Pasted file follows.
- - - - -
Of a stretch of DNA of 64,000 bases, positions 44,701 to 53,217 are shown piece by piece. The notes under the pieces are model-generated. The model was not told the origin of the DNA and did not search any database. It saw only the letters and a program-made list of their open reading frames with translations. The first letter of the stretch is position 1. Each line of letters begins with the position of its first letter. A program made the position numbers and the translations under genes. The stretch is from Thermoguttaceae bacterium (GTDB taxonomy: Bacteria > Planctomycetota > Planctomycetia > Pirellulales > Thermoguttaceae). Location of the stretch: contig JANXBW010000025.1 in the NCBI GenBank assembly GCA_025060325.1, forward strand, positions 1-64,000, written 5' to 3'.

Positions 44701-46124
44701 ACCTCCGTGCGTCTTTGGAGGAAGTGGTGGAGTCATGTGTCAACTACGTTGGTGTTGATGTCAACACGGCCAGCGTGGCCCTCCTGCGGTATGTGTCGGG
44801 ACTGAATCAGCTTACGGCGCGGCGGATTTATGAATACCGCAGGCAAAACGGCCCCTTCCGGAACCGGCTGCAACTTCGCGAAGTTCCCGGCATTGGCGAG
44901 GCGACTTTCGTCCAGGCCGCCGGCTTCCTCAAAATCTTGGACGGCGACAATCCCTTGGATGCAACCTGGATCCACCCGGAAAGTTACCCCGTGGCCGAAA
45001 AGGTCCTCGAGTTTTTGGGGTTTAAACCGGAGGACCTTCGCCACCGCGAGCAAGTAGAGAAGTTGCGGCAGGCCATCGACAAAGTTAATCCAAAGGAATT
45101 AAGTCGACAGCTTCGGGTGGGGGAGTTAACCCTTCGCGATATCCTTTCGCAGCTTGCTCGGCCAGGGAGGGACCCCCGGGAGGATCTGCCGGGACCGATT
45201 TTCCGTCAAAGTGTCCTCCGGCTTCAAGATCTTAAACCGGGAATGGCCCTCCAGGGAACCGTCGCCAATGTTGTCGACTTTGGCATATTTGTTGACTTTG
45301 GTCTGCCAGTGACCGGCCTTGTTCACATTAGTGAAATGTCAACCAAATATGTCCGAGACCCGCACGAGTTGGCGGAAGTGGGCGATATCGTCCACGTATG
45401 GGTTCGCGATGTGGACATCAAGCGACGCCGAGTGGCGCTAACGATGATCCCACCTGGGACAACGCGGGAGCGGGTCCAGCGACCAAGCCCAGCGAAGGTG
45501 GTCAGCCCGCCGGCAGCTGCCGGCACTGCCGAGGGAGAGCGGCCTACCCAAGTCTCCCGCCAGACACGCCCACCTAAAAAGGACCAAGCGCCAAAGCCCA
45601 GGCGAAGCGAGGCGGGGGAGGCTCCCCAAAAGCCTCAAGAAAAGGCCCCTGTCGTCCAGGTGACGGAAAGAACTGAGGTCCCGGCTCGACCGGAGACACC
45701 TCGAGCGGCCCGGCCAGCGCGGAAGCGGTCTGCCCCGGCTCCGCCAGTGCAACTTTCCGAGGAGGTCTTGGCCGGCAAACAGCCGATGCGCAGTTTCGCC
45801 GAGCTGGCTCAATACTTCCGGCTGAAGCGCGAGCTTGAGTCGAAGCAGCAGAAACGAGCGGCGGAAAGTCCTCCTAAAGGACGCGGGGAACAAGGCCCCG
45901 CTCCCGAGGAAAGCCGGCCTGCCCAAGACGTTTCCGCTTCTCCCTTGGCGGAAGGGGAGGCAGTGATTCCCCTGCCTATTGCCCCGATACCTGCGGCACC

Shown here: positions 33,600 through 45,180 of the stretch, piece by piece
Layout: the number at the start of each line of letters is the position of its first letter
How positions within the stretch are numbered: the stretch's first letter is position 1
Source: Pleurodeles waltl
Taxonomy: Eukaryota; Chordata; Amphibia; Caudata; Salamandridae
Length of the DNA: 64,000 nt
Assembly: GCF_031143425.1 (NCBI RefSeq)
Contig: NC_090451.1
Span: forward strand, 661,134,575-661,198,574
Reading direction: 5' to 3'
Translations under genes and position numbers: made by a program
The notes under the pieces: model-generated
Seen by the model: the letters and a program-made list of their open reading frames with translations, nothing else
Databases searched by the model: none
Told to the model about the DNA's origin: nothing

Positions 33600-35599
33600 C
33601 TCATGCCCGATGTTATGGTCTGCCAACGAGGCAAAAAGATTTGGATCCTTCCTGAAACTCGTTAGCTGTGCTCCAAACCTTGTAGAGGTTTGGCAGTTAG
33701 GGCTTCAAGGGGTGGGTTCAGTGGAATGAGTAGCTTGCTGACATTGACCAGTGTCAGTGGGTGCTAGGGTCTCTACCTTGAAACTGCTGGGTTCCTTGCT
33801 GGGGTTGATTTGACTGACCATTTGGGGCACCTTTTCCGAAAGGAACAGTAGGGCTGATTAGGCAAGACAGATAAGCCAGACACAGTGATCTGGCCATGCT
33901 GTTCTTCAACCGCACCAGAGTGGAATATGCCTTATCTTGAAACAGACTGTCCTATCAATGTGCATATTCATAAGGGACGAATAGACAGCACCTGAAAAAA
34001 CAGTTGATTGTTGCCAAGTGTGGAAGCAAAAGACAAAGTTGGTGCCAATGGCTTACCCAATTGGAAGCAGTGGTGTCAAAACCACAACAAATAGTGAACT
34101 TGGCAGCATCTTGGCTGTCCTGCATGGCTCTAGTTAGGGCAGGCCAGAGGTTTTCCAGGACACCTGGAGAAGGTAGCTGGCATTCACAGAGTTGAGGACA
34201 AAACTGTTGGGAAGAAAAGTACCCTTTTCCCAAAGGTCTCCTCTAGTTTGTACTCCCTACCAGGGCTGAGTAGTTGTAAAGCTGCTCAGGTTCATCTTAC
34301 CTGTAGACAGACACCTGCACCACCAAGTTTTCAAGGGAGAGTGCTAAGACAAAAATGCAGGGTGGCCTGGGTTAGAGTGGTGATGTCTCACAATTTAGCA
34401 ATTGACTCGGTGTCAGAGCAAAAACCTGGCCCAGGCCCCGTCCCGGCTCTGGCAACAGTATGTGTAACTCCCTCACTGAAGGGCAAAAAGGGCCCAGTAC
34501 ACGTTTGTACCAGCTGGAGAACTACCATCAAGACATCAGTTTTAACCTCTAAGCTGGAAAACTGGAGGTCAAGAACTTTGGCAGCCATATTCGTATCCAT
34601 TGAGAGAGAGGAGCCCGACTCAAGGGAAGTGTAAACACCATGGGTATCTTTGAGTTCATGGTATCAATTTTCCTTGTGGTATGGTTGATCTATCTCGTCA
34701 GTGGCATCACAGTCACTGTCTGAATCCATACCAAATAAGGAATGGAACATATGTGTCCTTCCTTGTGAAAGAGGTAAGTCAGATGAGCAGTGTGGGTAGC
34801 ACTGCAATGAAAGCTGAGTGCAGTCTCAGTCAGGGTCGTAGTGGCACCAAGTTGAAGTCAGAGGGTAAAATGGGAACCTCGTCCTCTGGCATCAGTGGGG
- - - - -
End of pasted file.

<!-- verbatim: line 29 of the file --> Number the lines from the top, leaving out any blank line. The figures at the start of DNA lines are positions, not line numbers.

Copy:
Databases searched by the model: none